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Endangered Species Act

"I have today signed ...the Endangered Species Act of 1973.  At a time when Americans are more concerned than ever with conserving our natural resources, this legislation provides the Federal Government with the needed authority to protect an irreplaceable part of our national heritage - threatened wildlife.

"This important measure grants the Government both the authority to make early identification of endangered species and the means to act quickly and thoroughly to save them from extinction.  It also puts into effect the Convention on International Trade in Endangered Species of Wild Flora and Fauna signed in Washington on March 3, 1973.

"Nothing is more priceless and more worthy of preservation than the rich array of animal life with which our country has been blessed.  It is a many-faceted treasure, of value to scholars, scientists, and nature lovers alike, and it forms a vital part of the heritage we all share as Americans.

"I congratulate the 93rd Congress for taking this important step toward protecting a heritage which we hold in trust to countless future generations of our fellow citizens.  Their lives will be richer, and America will be more beautiful in the years ahead, thanks to the measure that I have the pleasure of signing into law today."

-Richard M. Nixon (1913-1994)
37th President of the United States

Statement made on signing the Endangered Species Act,
San Clemente, California, 28 December 1973


Editor's Note

The Endangered Species Act is one of President Nixon's greatest legacies to America.  Yet, sadly, this law itself is now endangered.

Well-funded extremist groups and their corporate sponsors seek to cut down ancient forests, mine rocks and drill for oil in America's wilderness preserves.  In order to orchestrate public support for their cause, these groups regularly disseminate false and misleading information about endangered species issues and perennially pressure congress to weaken the act.

One of the most notorious propagandists that writes in support of these groups is Kimberley Strassel of the Wall Street Journal, who claims that the Endangered Species Act "fails both species and humans." The facts, however, show that this law has saved many species from extinction and continues to protect what President Nixon called "a heritage which we hold in trust to countless future generations of our fellow citizens."  The act has also protected and created thousands of jobs.

For example, a recent study found that only 35% of species given protection under the Endangered Species Act were still declining 13 years or more after they had been given protection (Male and Bean 2005).  And some of these declines were attributed, in part, to failures of government agencies to "meet statutory deadlines to list and de-list species, designate critical habitat, publish and revise recovery plans, and develop landowner incentives."  Earlier listing of threatened and endangered species, and "prompt provision of critical habitat and recovery plans" is recommended by ecologists who have studied this problem in detail (Taylor et al. 2005).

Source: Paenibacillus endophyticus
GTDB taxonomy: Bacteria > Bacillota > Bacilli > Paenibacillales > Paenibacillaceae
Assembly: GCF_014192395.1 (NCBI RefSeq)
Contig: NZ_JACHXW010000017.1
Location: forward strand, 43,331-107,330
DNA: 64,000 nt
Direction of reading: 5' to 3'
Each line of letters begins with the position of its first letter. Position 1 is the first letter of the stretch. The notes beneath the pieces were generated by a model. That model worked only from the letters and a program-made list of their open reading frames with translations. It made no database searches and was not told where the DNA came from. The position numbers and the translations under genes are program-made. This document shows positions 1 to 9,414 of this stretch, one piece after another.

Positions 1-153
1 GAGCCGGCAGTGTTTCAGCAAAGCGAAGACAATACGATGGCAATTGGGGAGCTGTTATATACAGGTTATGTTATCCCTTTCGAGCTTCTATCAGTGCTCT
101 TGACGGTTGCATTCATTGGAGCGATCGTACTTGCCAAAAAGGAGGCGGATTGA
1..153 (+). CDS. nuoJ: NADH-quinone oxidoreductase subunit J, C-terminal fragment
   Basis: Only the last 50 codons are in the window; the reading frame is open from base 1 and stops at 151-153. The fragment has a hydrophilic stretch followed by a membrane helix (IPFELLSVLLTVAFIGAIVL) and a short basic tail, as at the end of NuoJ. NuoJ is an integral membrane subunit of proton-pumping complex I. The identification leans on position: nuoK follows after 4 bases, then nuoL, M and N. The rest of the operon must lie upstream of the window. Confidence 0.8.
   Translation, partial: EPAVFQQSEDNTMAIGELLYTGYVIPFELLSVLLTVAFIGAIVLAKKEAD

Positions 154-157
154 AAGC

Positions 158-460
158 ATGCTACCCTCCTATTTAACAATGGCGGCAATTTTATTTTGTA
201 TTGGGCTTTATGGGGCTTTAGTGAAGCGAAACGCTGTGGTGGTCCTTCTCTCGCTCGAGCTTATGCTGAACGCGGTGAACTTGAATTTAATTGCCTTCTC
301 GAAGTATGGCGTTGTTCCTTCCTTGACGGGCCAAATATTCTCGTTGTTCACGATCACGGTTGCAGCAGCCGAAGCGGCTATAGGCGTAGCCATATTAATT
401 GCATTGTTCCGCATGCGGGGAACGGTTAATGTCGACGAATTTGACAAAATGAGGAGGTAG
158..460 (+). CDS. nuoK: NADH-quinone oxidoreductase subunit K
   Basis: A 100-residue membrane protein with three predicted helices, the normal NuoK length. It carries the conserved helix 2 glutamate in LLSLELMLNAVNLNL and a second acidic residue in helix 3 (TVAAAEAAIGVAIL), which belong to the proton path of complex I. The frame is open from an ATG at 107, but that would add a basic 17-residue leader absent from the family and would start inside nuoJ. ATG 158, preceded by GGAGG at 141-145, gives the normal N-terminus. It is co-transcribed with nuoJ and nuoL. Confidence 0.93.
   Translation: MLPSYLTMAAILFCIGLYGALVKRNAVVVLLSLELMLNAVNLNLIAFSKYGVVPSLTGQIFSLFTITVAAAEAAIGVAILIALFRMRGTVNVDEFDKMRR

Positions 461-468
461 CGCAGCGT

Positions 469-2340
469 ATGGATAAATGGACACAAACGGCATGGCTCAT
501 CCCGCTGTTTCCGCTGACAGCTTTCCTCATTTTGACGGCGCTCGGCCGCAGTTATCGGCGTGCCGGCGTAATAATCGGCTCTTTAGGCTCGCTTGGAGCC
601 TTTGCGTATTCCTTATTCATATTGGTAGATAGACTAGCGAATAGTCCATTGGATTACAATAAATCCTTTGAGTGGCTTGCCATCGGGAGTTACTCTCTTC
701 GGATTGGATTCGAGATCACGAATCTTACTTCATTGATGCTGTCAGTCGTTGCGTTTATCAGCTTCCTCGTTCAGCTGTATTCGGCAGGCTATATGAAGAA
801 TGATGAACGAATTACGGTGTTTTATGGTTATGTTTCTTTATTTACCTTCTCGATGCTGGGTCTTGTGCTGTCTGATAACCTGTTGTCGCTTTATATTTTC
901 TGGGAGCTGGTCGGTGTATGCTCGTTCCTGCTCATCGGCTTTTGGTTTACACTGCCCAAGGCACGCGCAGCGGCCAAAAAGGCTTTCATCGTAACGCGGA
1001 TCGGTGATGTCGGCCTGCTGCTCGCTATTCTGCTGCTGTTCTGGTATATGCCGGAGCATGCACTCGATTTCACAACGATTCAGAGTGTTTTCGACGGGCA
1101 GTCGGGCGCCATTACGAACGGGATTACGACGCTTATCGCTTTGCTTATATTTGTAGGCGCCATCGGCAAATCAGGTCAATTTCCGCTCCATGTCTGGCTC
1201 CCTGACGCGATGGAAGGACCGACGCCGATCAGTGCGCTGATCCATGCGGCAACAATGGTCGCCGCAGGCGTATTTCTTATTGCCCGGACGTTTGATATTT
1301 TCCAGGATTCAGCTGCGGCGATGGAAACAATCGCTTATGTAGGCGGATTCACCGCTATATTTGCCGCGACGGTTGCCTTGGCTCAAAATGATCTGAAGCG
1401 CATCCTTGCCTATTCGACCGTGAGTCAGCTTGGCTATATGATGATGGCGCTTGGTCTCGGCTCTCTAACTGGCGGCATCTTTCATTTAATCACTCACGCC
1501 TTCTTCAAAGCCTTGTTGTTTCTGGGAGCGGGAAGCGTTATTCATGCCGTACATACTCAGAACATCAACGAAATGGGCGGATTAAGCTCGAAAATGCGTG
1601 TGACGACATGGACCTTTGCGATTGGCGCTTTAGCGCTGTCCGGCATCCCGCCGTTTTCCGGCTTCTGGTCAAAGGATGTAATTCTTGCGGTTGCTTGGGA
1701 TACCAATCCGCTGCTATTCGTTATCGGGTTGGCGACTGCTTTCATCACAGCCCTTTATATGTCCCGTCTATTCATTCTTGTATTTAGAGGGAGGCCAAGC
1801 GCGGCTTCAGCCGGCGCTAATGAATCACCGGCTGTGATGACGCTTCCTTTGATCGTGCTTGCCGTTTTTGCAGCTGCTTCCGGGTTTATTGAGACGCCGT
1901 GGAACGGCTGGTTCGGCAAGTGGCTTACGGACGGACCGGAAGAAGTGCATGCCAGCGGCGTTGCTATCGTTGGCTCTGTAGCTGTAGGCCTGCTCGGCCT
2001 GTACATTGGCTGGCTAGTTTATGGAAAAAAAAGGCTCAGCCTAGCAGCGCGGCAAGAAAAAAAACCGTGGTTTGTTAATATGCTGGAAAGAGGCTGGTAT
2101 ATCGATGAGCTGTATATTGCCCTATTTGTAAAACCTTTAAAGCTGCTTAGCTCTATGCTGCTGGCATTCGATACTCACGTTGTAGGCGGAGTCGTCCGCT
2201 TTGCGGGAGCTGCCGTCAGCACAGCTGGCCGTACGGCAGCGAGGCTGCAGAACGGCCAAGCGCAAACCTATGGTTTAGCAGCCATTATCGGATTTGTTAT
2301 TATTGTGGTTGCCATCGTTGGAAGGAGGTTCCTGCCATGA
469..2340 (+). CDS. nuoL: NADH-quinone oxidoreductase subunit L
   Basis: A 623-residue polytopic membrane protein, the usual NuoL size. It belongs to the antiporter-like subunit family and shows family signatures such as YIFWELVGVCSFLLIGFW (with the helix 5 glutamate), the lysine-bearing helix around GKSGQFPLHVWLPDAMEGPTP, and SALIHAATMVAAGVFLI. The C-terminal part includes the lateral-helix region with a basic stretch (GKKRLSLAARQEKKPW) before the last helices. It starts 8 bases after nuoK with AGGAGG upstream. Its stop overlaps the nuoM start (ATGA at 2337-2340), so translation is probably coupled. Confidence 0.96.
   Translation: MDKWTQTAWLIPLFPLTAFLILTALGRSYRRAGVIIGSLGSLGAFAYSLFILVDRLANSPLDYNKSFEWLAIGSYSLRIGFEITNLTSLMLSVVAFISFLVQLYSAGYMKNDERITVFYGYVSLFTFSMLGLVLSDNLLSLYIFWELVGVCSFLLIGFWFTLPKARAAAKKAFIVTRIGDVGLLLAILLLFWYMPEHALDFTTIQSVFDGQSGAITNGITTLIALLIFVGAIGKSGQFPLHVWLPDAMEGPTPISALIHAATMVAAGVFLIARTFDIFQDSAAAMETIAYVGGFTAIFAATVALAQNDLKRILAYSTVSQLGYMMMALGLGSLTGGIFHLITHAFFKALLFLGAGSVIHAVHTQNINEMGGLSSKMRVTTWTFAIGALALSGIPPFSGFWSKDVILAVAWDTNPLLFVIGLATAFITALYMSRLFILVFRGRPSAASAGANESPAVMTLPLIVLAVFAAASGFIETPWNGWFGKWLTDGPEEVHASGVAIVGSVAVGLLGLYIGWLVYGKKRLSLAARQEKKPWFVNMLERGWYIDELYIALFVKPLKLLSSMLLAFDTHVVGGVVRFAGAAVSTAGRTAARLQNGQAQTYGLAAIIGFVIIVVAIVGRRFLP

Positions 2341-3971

Another threat comes from anti-environmental congressmen who block funding for restoration programs.  Their failure to fund these important programs prevents many species from recovering and condemns them to permanent listing as endangered species.  A study by Miller et al. (2002) shows that the Endangered Species Act could be far more successful if adequate funding was provided by congress.

Richard Nixon first rose to prominence in mid-twentieth century with the support of Theodore Roosevelt's influential daughter Alice, who recommended to Dwight Eisenhower that he choose Nixon as his running-mate.  Like Roosevelt, Nixon made environmental preservation a high priority of his presidency.  Besides signing the Endangered Species Act into law, he founded the U.S. Environmental Protection Agency, preserved important wilderness areas and helped pioneer the concept of using international cooperation to solve global environmental problems (See Stockholm 1972).

References

Male TD, Bean MJ  (2005)  Measuring progress in US endangered species conservation.  Ecology Letters 8: 968-992

Miller JK, Scott JM, Miller CR, Waits LP  (2002)  The Endangered Species Act: Dollars and sense?  BioScience 52: 163-168

Taylor MFJ, Suckling KF, Rachlinski JJ  (2005)  The effectiveness of the Endangered Species Act: A quantitative analysis.  BioScience 55: 360-367


Photograph: the green sea turtle (Chelonia mydas) is one of many species of wildlife that has benefited from the Endangered Species Act.  This and other species of sea turtles frequently visit "cleaning stations" on coral reefs, where resident fishes will eat algae growing on the turtles' shell, as well as molting skin and ecto-parasites from the turtles' head and fins.  The above photo was taken while diving in Hawaii by Chris LaCroix of Canada.

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